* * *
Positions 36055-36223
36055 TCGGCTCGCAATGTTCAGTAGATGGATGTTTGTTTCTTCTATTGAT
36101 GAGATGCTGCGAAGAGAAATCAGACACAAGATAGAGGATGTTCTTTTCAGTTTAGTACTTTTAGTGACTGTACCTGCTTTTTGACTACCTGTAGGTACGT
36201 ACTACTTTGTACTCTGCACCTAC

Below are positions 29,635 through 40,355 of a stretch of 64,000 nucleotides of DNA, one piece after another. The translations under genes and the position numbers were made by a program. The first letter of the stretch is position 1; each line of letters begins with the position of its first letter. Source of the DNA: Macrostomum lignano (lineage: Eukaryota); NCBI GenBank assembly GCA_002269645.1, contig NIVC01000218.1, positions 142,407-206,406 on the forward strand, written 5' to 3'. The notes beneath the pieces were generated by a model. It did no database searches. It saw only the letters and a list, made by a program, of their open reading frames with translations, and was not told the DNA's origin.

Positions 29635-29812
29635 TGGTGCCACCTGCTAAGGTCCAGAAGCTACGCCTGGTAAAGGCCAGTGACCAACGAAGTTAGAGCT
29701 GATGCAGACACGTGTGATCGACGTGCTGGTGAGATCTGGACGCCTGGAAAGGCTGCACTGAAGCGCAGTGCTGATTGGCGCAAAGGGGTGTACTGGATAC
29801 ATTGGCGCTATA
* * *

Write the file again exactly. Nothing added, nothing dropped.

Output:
Positions 36055-36223
36055 TCGGCTCGCAATGTTCAGTAGATGGATGTTTGTTTCTTCTATTGAT
36101 GAGATGCTGCGAAGAGAAATCAGACACAAGATAGAGGATGTTCTTTTCAGTTTAGTACTTTTAGTGACTGTACCTGCTTTTTGACTACCTGTAGGTACGT
36201 ACTACTTTGTACTCTGCACCTAC

Below are positions 29,635 through 40,355 of a stretch of 64,000 nucleotides of DNA, one piece after another. The translations under genes and the position numbers were made by a program. The first letter of the stretch is position 1; each line of letters begins with the position of its first letter. Source of the DNA: Macrostomum lignano (lineage: Eukaryota); NCBI GenBank assembly GCA_002269645.1, contig NIVC01000218.1, positions 142,407-206,406 on the forward strand, written 5' to 3'. The notes beneath the pieces were generated by a model. It did no database searches. It saw only the letters and a list, made by a program, of their open reading frames with translations, and was not told the DNA's origin.

Positions 29635-29812
29635 TGGTGCCACCTGCTAAGGTCCAGAAGCTACGCCTGGTAAAGGCCAGTGACCAACGAAGTTAGAGCT
29701 GATGCAGACACGTGTGATCGACGTGCTGGTGAGATCTGGACGCCTGGAAAGGCTGCACTGAAGCGCAGTGCTGATTGGCGCAAAGGGGTGTACTGGATAC
29801 ATTGGCGCTATA